The Road Less Gravelled
Shhh. Listen, closely. OK, you may have to open a window to hear it. (Don’t worry. Flies and mosquitoes won’t start rushing in for at least another few weeks; it’s a union thing, I believe). Somewhere, not too far away from your rural home, is another rural home wherein its residents are cursing – loudly — their internet. Or, rather, lack of internet. Maybe – likely – they’re watching that tiny “trouble connecting” wheel futilely and frantically spin on their computer screen like that runaway wheel barrow tire that falls off the back of that over-loaded truck that’s ahead of you on that winding back road, trudging along at 28 kilometres an hour, when your math tells you it has to travel at least 63 km/h so that you can make it to that farm auction before “all the good stuff” is gone.
Maybe, when you hear that expletive-laden screaming – (“Gee! I didn’t even know you could hyphenate those bad words?”) – you’re heaving a sympathetic sigh for your neighbour. Heck, you’d like to express that compassion to them via a Zoom chat. But your internet is also down. Again. So, maybe that’s really just your own cursing you’re hearing in your head – yup, turns out you can hyphenate those words, after all.
There are, to be sure, many things that create the great divide between ruralite and urbanite. Our grocery store parking lots are typically populated with pickup trucks, theirs with e-bikes and hybrids. We have coffee shops, they have cafés – and, therefore, more signs with accent eh-gooze. They have more choices of internet providers, each providing internet that, you know, works. We have people screaming expletives at their computer screens – and, usually, at the ONLY available internet provider in their area.
Me: “Hi. Me again. Our internet is down. Again.”
Internet provider: “Oh, hi Denis! Again. Nice to hear from you – twice before lunch! Let me transfer you. Again.”
Me: (frantic) “Nooo!! Please don…”
Internet provider recording: “Thank you for calling Limited Access. Your friendly internet provider. All of our service reps are busy talking to your neighbours. And wow! Did they Google all those bad words? Oh, right. Not likely, since their internet is down, too. If you would like to maintain your place in line, please charge your cell phone’s battery, ensure you’re hydrated and we should be able to get back to you before the start of black fly season in three months.”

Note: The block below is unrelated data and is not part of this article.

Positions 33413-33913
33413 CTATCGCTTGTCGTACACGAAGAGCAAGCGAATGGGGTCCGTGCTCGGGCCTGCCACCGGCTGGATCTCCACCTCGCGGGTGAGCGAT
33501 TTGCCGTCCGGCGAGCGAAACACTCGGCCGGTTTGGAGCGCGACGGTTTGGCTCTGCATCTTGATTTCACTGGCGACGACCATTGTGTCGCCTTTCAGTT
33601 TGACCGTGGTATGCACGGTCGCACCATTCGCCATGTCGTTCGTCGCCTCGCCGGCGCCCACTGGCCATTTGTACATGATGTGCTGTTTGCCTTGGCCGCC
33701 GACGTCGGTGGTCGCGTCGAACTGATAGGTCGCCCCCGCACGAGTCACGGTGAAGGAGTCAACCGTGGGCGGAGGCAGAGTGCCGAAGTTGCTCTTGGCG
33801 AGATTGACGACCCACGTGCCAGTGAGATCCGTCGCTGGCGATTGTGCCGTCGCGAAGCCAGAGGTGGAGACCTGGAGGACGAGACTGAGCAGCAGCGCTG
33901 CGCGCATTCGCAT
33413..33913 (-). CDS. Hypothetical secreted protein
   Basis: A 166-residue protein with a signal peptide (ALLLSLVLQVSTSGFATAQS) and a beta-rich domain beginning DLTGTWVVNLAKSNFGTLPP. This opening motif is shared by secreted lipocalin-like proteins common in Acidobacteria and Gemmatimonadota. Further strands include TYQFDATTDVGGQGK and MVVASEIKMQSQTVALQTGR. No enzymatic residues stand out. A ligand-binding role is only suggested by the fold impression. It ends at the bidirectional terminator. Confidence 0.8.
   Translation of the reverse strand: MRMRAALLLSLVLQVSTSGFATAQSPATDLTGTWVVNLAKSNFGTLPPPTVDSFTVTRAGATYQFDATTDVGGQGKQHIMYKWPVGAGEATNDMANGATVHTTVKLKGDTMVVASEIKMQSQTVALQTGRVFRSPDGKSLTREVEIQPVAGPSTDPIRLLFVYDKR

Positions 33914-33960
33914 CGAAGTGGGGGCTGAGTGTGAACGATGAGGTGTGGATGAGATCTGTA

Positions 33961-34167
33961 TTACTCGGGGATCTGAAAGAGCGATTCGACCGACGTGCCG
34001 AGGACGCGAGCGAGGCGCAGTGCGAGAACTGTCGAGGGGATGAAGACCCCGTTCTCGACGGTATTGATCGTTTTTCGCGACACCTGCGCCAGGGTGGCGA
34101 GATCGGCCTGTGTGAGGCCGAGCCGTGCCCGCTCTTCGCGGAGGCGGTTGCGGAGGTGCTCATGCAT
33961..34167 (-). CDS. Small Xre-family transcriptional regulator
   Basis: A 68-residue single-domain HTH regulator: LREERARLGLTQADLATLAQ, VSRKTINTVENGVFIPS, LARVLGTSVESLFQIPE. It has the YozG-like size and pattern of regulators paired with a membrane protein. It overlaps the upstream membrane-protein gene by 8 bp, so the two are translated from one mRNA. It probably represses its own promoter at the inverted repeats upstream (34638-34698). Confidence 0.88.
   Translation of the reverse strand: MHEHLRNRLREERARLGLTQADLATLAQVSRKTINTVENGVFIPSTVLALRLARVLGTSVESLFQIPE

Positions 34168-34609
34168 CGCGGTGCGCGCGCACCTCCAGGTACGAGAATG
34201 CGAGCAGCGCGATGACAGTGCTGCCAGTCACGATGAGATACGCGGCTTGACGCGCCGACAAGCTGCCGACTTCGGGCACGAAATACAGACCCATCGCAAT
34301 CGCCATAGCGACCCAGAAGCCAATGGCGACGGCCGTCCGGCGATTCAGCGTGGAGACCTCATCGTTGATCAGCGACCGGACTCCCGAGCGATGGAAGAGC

So it was a welcome email a few months back – (which we got, you know, because it arrived in that 16-minute daily window when our internet service is fully operational) — from Elon Musk’s new satellite internet service, which was specifically targeting rural areas across North America. The Tesla-creatin’ gazillionaire outlined how his new internet service would, as it continues to toss more satellites into the atmosphere faster than corn comes blasting out of a combine chute during fall harvest, offer amazing up and download speeds, make work-at-home easier and even eliminate all flies from entering our home. (I may be misremembering one of those claims). It went on to explain that this was a sort of pilot program, for which we were eligible to participate in. Actually, it didn’t call it a pilot program. It referred to it, officially, as Starlink Beta, leaving me to question the true merit of a purportedly space-age internet revolution by choosing to give it a name that evokes an image of a failed 1980s VCR format. It could have been worse, I suppose. Elon could have called it Starlink 8-Track or Elon’s Edsell.
Still, my wife Nancy emailed Elon’s people – (hot-spotting her cell phone’s internet because, well, see all of the above) — and we doled out the one-time, $800 set up costs. We braced ourselves for a monthly fee that would be slightly higher than our Limited Access provider. And last week Elon’s small internet satellite and its related equipment arrived in a box that’s about the size of four VCRs – the VHS, not the Beta, kind.
It’s only been a few days, but so far its success can be measured in the number of expletives NOT heard in our home. I’m not looking forward to that next phone call with our old provider.
Internet provider: “Is everything okay, Denis? We haven’t heard from you in awhile.”
Me: “Actually, we’ve grown apart. I really think it’s time we start seeing other people. In fact, I already started seeing someone new.”
Internet provider: “And you’re only telling me this now? After all we’ve been through?”
Me: “Well, I DID email you a few weeks ago. But maybe you didn’t receive it – because your internet was probably down.”
Denis Grignon is a standup comedian and journalist. He lives near Lindsay. Reach him via cleancomedian.ca